Power is out – mostly in the “F” block – due to a line being hit while work is underway along Winton Road for the new traffic signals. About 250 users are effected. The estimated time of restoration is 1 pm. For updated info, visit: outagemap.duke-energy.com
The planting of trees was part of the Village’s development back in the 1930s. I came across a document that identified original tree plantings in Greenhills. I compiled a list from that document which you can view below. It is fun to look at the list and compare it to the trees you see growing along your street. Many of our original trees are still surviving but we continually supplement the original inventory with new trees to insure we always have our beautiful tree canopy for future generations.
Planting strategies have improved over the years. For example, we no longer plant just one type of tree along a particular street as done originally. We diversify the selection just a bit to be sure we do not have a total loss of tree coverage as we did – for example – along Gambier with the Emerald Ash Borer disease. We no longer plant within 10 feet of a driveway, or within 20 feet of another tree.
Below is the original planting list that was used in the Village.
Adelle Walk None listed
Alcott Lane Red Maple
Alcott Park Red Maple on outside of park, plus Honeylocust and Norway Maple inside
Andover Rd American Elm and Pin Oak
Ashby St Ash, any species
Avenell Ln Ash, any species
Avenell Park Japanese Cherry on outside of park, Swamp White Oak on inside
Bachman St Pin Oak
Belknap Pl Pin oak on outside of park, Ornamental crabs on inside
Bradnor Pl Norway maple
Briarwood Ln Japanese cherry
Brompton Ln Ash, Sweetgum in circle
Burley Circle Sugar Maple, with replacements of American Elm and Pin Oak
Burnham St Norway Maple
Chalmers Ct Sweetg um
Chalmers Ln Swamp White Oak
Cromwell Rd Sugar Maple, with replacements of American Elm and Pin Oak
Damon Rd Sugar Maple, with replacements of American Elm and Pin Oak
DeWitt St Norway Maple
DeWitt Ct Scarlet Oak, plus some American Elm
Drummond St Texas Oak – any variety
Enfield St Red Oak on north side of shopping center
Londonplane in rear of shopping center
Sugar Maple, with replacements of American Elm and Pin Oak in front of community building
Eswin St Sugar Maple, with replacements of American Elm and Pin Oak in front of Commons
Londonplane in front of shopping center
Falcon Ln Ash, any species of Fraxinus)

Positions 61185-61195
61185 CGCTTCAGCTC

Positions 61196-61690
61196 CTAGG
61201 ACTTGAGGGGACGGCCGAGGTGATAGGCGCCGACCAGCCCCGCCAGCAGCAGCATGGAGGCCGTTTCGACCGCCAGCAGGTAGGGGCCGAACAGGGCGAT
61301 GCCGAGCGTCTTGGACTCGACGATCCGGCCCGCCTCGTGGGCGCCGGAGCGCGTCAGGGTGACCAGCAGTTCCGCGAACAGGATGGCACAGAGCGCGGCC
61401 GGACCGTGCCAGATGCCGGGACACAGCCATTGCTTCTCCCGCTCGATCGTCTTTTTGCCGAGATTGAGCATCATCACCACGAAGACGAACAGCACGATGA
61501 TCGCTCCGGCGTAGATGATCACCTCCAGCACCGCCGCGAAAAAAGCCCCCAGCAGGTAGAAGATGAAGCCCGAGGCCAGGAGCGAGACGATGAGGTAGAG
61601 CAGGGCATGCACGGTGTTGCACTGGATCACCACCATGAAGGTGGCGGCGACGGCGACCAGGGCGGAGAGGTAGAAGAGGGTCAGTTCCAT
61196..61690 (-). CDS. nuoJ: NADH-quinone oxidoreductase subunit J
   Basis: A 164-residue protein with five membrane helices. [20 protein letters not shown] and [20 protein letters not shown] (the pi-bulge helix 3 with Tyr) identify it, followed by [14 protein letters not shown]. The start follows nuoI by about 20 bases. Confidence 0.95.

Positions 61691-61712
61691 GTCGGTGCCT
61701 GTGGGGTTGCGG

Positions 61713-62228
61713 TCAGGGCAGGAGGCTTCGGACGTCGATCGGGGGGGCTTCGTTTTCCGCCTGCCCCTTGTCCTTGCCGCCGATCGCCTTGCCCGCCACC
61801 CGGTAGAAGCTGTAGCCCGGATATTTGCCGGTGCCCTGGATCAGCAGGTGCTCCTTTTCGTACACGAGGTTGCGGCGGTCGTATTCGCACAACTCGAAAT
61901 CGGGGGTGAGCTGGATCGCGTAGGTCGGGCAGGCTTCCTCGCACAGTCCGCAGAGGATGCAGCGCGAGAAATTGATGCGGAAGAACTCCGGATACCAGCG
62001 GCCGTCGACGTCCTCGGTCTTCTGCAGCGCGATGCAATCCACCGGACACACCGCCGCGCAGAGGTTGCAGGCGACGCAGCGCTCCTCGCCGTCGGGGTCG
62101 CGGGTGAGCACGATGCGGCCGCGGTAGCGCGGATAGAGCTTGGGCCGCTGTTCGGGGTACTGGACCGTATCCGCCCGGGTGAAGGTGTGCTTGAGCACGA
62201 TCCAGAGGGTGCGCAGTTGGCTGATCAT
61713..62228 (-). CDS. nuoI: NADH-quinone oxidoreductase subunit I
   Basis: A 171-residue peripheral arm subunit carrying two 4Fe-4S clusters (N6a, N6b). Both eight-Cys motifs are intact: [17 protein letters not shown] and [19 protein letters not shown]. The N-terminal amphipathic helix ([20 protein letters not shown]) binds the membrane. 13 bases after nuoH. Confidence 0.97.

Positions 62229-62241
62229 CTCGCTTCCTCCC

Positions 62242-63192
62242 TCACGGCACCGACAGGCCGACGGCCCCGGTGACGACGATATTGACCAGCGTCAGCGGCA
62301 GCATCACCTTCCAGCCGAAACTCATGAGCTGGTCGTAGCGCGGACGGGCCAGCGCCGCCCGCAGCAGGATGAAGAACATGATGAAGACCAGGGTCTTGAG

Farragut Rd Sugar Maple, with replacements of American Elm and Pin Oak from Winton to Flanders, then Sophora from Flanders to Hadley
Flanders Ln Sugar Maple
Foxworth Ln Scarlet Oak
Funston Ln Sugar Maple
Flanders/Funston Circle Sweetgum
Gambier Circle Ash
Hadley Rd Thornless Honeylocust
Ingram Rd Sugar Maple, with replacements of American Elm and Pin Oak
Jack Molloy Ln Pin Oak or Scarlet Oak
Winton Rd Pin Oak from south border to Cromwell
Sugar Maple, with replacements of American Elm and Pin Oak from Cromwell to Damon
Thornless Honeylocust from Damon to Sharon
You probably know that in certain parts of the Village, on-street parking is very limited. Within the boundaries of the original historic district, there are many driveways, and just some garage complexes fronted with small drives, that aren’t long enough to allow a car to pull up to the garage door without blocking the sidewalk. Such driveways exist on streets such as Falcon, Farragut, Flanders, Chalmers Lane, Drummond, Brompton, Burley and Andover. The situation is not the same in other parts of town, where longer driveways and on-street parking are more prevalent.
Blocking the sidewalk is actually not legal. However, because of our unique situations on the streets listed above, we exercise some leniency when enforcing this requirement. When out of necessity – not just for convenience – a parked vehicle blocks the sidewalk, we are typically not citing them, as long as a pedestrian can get around the vehicle without stepping off pavement into the street. Please be mindful of this when parking your car over the sidewalk! If you have somewhere other than over the sidewalk to park, you are encouraged to do so!
Businesses operating in the Village of Greenhills will soon be required to register their business annually with the Village. Once issued, the registration certificate must be posted in a prominent place on the premises of the business. Any business that does not comply will be subject to an administrative fine; the property owner will be fined as well. Fines not paid in full within ten days of written notice will be filed with the Hamilton County Auditor for placement of a lien on the offending property.
Unfortunately, many businesses fail to contact the Village before leasing and/or moving into a space. This leads to businesses operating in spaces that are not adequate for the subject business in terms of ingress/egress, fire protection, and other serious safety issues.
There may even be times when the situation is severe enough to warrant Village Council declaring it a public nuisance. Once it is declared a public nuisance, the business may have their Zoning Certificate revoked – if they even obtained one; may have a sign placed on the property indicating that the property has been declared a public nuisance and declaring that the premises may not be occupied or utilized until such violation has been corrected; or may have chains, locks, or other mechanisms put in place to prevent use of the premises until violations have been corrected.
The Greenhills Swimming Pool will be open 7 days a week, 12 Noon – 8 pm through Sunday, August 23.
After that date, the Pool will be open on weekends:
August 29th & 30th 12 Noon until 8 pm
September 5th & 6th 12 Noon until 8 pm
Labor Day, Sept. 7th 12 Noon until 6 pm